Rain gardens are also known as recharge gardens.A rain garden is a planted depression that allows rainwater runoff from impervious urban areas like roofs, driveways, walkways, parking lots, and compacted lawn areas the opportunity to be absorbed. This reduces rain runoff by allowing stormwater to soak into the ground (as opposed to flowing into storm drains and surface waters which causes erosion, water pollution, flooding, and diminished groundwater).They can be designed for specific soils and climates. The purpose of a rain garden is to improve water quality in nearby bodies of water. Rain gardens can cut down on the amount of pollution reaching creeks and streams by up to 30%.
In urban areas, generally the natural depressions are filled in. The surface of the ground is leveled or paved, and water is directed into storm drains. This causes several problems. First of all, streams that are fed by storm drains are subjected to sudden surges of water each time it rains, which contributes to erosion and flooding. Also, the water is warmer than the groundwater that normally feeds a stream, which upsets the delicate system. Warmer water cannot hold as much dissolved oxygen (DO). Many fish and other creatures in streams are unable to live in an environment with fluctuating temperatures. Finally, a wide variety of pollutants spill or settle on land surfaces between rain events.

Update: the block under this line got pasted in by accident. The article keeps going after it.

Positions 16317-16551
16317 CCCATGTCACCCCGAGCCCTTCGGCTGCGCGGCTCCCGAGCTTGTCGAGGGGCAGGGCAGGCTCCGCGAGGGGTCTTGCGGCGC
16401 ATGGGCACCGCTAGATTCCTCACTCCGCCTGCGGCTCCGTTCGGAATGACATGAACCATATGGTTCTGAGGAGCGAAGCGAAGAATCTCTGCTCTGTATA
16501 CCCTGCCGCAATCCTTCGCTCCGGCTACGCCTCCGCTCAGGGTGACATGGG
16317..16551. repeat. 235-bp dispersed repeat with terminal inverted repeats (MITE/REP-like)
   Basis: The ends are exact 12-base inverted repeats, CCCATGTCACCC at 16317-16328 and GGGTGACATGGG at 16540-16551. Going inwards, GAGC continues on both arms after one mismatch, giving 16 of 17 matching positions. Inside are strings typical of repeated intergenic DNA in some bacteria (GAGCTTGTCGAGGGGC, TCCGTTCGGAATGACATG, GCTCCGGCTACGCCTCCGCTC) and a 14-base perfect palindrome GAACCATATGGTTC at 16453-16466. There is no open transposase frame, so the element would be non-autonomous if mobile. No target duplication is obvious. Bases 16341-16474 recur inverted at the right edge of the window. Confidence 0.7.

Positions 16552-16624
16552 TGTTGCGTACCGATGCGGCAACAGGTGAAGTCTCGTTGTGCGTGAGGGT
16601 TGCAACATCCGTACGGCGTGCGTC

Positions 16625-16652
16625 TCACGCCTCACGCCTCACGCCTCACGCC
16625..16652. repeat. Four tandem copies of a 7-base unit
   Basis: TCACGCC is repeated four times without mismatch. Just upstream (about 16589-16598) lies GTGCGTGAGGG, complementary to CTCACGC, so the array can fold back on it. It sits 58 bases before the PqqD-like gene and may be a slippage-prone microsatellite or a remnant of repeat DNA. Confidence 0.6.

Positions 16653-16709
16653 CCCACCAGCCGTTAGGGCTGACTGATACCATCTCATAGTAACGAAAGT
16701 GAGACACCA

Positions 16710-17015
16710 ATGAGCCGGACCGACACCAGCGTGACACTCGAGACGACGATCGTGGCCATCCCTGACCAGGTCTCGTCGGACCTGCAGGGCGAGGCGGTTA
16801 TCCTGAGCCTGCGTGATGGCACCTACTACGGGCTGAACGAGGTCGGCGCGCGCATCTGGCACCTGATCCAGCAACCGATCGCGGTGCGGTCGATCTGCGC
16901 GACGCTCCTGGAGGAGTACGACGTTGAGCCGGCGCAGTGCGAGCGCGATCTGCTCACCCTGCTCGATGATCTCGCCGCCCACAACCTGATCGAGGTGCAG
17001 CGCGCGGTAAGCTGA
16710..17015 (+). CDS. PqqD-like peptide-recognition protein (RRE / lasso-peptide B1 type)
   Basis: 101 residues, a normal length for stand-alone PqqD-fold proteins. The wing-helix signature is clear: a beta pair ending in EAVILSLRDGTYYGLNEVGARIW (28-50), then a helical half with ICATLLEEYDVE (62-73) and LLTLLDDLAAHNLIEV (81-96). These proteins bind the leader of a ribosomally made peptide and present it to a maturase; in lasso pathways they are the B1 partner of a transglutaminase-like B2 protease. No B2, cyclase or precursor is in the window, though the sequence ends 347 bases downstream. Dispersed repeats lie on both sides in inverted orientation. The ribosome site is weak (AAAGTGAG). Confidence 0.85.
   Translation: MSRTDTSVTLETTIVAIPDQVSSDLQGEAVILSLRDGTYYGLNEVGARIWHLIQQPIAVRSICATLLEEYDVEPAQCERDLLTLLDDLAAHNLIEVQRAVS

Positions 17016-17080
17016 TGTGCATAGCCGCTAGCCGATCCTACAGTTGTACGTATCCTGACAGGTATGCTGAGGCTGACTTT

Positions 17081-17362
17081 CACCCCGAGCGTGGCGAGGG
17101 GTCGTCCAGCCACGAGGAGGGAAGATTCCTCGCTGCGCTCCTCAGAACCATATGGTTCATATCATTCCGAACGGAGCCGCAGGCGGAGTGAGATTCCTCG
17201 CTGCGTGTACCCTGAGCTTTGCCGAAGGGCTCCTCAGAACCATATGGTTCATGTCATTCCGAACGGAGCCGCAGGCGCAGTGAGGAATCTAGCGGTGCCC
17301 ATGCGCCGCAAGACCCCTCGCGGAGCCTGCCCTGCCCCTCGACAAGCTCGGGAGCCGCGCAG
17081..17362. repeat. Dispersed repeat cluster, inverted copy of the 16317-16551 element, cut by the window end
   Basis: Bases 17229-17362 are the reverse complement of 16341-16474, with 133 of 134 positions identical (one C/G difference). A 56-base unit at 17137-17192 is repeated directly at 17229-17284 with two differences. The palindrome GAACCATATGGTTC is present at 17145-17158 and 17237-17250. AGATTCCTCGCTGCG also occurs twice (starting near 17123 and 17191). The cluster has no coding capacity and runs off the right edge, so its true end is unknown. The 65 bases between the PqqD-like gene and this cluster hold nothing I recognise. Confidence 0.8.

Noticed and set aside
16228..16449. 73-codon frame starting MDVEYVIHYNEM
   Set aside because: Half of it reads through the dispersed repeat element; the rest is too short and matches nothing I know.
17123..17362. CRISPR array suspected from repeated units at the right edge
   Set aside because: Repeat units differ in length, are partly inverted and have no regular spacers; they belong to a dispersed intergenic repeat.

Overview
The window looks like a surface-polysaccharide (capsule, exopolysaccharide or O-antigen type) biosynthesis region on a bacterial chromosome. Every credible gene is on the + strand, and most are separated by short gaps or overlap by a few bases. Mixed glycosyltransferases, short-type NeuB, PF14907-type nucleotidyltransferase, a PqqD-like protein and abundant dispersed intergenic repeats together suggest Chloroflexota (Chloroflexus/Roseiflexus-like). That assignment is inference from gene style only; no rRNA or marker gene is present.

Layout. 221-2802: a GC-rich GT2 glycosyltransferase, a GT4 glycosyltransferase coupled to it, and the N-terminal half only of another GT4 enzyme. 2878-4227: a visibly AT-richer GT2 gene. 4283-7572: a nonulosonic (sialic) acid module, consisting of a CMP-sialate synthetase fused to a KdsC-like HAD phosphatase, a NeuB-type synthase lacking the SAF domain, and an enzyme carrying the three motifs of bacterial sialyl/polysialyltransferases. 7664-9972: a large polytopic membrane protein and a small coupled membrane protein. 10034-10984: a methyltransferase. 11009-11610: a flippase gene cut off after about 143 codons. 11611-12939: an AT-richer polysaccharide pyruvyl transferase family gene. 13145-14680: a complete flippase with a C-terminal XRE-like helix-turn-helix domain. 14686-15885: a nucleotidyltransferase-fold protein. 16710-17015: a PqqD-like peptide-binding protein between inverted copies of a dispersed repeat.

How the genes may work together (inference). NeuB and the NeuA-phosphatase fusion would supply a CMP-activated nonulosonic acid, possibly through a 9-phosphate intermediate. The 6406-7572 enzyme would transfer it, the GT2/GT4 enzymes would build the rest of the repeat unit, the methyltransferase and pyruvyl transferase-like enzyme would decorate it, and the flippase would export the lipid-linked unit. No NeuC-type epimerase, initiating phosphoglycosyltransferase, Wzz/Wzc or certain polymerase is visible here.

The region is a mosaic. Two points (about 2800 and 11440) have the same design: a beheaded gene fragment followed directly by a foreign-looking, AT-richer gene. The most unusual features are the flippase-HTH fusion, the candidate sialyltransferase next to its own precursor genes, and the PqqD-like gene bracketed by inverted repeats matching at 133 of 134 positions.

Rain gardens are improve water quality by filtering runoff, provide localized flood control, aesthetically pleasing, and provide interesting planting opportunities. They also encourage wildlife and biodiversity, tie together buildings and their surrounding environments in attractive and environmentally advantageous ways, and provide significant partial solutions to important environmental problems that affect us all.
The first rain gardens were created to mimic the natural water retention areas that occurred naturally before development of an area.A rain garden provides a way to use and optimize any rain that falls, reducing or avoiding the need for irrigation. They allow a household or building to deal with excessive rainwater runoff without burdening the public storm water systems. Rain gardens differ from retention basins, in that the water will infiltrate the ground within a day or two. This creates the advantage that the rain garden does not allow mosquitoes to breed.
A Word of caution
If built incorrectly, rain gardens can accumulate standing water or increase erosion. These problems can be avoided by following published design guides.
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